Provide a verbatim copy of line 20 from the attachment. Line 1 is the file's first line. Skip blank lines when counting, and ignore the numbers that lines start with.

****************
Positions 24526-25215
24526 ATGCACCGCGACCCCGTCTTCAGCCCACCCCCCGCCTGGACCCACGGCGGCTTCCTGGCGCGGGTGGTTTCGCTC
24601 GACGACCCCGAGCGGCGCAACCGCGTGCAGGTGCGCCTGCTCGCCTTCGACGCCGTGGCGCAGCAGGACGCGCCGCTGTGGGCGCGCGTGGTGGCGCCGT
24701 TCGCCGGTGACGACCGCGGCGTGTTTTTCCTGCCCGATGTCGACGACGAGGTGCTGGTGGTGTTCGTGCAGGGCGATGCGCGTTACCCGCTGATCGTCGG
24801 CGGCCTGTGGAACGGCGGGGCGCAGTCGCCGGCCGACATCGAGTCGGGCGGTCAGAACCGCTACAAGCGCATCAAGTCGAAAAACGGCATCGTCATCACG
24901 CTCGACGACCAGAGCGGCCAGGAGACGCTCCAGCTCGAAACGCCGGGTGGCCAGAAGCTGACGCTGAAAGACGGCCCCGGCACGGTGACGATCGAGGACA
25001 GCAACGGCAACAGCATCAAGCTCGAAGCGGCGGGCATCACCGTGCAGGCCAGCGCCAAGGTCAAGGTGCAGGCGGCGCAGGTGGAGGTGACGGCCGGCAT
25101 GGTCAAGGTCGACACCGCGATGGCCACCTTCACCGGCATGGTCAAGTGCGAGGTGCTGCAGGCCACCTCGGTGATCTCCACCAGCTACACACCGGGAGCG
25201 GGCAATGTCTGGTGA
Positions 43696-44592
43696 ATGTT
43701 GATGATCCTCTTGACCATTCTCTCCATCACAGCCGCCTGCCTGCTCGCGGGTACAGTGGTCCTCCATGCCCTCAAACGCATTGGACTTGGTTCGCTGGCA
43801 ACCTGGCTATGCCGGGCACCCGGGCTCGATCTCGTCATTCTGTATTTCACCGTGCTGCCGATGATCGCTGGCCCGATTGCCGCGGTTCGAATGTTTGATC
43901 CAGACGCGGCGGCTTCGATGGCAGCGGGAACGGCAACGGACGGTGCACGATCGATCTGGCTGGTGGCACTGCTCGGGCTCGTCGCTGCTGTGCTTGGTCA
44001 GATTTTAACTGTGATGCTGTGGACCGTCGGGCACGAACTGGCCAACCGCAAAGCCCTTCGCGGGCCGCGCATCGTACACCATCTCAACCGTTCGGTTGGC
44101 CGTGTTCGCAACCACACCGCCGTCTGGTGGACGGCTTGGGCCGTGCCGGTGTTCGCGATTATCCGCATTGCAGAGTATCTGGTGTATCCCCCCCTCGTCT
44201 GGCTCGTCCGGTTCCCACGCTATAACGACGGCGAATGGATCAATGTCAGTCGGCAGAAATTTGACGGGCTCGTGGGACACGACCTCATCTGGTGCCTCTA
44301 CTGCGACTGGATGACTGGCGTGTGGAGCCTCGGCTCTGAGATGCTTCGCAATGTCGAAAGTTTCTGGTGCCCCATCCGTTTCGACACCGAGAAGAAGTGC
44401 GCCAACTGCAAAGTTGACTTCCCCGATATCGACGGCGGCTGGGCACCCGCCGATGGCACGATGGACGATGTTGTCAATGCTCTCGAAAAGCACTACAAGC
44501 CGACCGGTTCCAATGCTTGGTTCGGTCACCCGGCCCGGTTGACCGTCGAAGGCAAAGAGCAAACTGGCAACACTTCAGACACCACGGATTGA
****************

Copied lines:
44501 CGACCGGTTCCAATGCTTGGTTCGGTCACCCGGCCCGGTTGACCGTCGAAGGCAAAGAGCAAACTGGCAACACTTCAGACACCACGGATTGA